Hiding in the Light

Sharing excerpts from an excellent book I just got done reading:  Hiding in the Light by Rifqa Bary

So much for the "innocent until proven guilty" philosophy.  There's something about a prison jumpsuit that equalizes the playing field and passes sentence without saying a word.  But like before I was intent on my public face being as bright and unaffected as I could make it.  So as I approached the group, I smiled at one of the guards and chirped, "Good morning!"  "Humph!" he snorted, mocking me.  "You look so happy to be in jail.  Bless your heart," he smarted off sarcastically whle attaching heavy chains to my hands, waist, and feet..."  ... I kept telling myself, What an honor, Rifqa, to be suffering for Christ, walking in the footsteps of your Lord." 

I actually had two types of cancer.  One of them (rhabdomyosarcoma) was commonly found in young children, while the other (adenocarcinoma) was generally seen only in menopausal women.  I was neither, of course.  And yet I had both.  Taken together, they gave me one of the worse and weirdest forms of uterine cancer anybody had ever seen.

In the basement of this kind woman's house on a rainy night in Ohio, looking for the first time at my brown bald head, I made a deal with God.  "You know, Lord, the Bible says a woman's hair is her glory.  Well, I am laying down my glory tonight, all my strength and my beauty, for Yours."  I paused in my thoughts as the weight of this truth consumed me.  "And when it grows back," I said to myself in utter, undeniable faith, "will You let it be more beautiful than it was before?"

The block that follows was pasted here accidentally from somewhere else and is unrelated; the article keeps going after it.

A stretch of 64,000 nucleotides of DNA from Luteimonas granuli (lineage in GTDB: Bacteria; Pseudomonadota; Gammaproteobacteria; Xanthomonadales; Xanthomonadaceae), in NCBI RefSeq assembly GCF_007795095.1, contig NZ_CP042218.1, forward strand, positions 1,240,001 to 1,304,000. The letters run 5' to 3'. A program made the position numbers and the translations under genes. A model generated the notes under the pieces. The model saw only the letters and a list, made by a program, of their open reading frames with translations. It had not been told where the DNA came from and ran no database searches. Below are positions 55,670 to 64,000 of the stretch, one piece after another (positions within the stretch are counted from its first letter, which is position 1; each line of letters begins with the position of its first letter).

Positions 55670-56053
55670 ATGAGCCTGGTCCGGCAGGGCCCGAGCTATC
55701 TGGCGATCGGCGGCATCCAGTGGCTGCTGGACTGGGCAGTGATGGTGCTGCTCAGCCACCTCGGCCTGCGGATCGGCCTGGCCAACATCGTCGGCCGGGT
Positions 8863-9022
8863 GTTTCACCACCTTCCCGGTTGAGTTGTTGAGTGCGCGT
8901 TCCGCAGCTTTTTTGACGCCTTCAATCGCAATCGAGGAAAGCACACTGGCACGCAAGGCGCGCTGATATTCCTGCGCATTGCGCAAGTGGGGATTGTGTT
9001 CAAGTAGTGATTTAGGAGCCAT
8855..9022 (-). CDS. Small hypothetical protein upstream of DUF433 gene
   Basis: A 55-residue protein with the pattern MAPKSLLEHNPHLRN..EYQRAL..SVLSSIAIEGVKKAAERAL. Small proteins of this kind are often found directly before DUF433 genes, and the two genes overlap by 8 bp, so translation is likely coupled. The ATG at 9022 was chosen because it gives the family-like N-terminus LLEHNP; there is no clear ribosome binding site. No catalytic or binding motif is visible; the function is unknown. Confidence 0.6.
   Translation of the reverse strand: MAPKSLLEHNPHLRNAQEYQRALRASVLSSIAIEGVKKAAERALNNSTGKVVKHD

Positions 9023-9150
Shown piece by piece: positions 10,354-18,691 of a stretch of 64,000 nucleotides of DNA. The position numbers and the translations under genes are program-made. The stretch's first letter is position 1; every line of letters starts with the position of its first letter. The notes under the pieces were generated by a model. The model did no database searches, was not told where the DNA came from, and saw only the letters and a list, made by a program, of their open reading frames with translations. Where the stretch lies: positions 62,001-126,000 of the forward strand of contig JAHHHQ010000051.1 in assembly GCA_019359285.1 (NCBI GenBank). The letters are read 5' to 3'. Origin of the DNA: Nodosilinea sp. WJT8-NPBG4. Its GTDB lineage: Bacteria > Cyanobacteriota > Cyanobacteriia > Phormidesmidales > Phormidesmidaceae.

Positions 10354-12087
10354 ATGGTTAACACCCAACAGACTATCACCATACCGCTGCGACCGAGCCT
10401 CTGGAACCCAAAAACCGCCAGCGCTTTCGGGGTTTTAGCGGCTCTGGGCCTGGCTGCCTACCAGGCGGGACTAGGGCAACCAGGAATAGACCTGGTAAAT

...my oncologist, of course, who looked me straight in the eye, trying to convince me with his solemn countenance.  "Rifqa, dear, do you realize what you're doing?  You are going to die if you go through with this."  I wouldn't be moved.  I'd decided.  I was dying anyway.  What the cancer wasn't doing, the chemo was.  The path I needed to walk had become - I don't know how to describe it exactly - very clear to me.  And chemotherapy wasn't part of it.  ... I knew in my spirit that God was calling me to do this, and I decided I would rather die in obedience to Him than live in disobedience and possibly survive the treatment.  ... my life was not my own anymore...

Through my own experience, I have gained a passion for justice that has not left me.  Ultimately, I know it is God who executes true justice.  There is no judicial system that can restore to me everything I have lost; it is God who avenges.

Not everyone's story can be laid over everyone else's and used as a grid or template for determining how a person is supposed to react.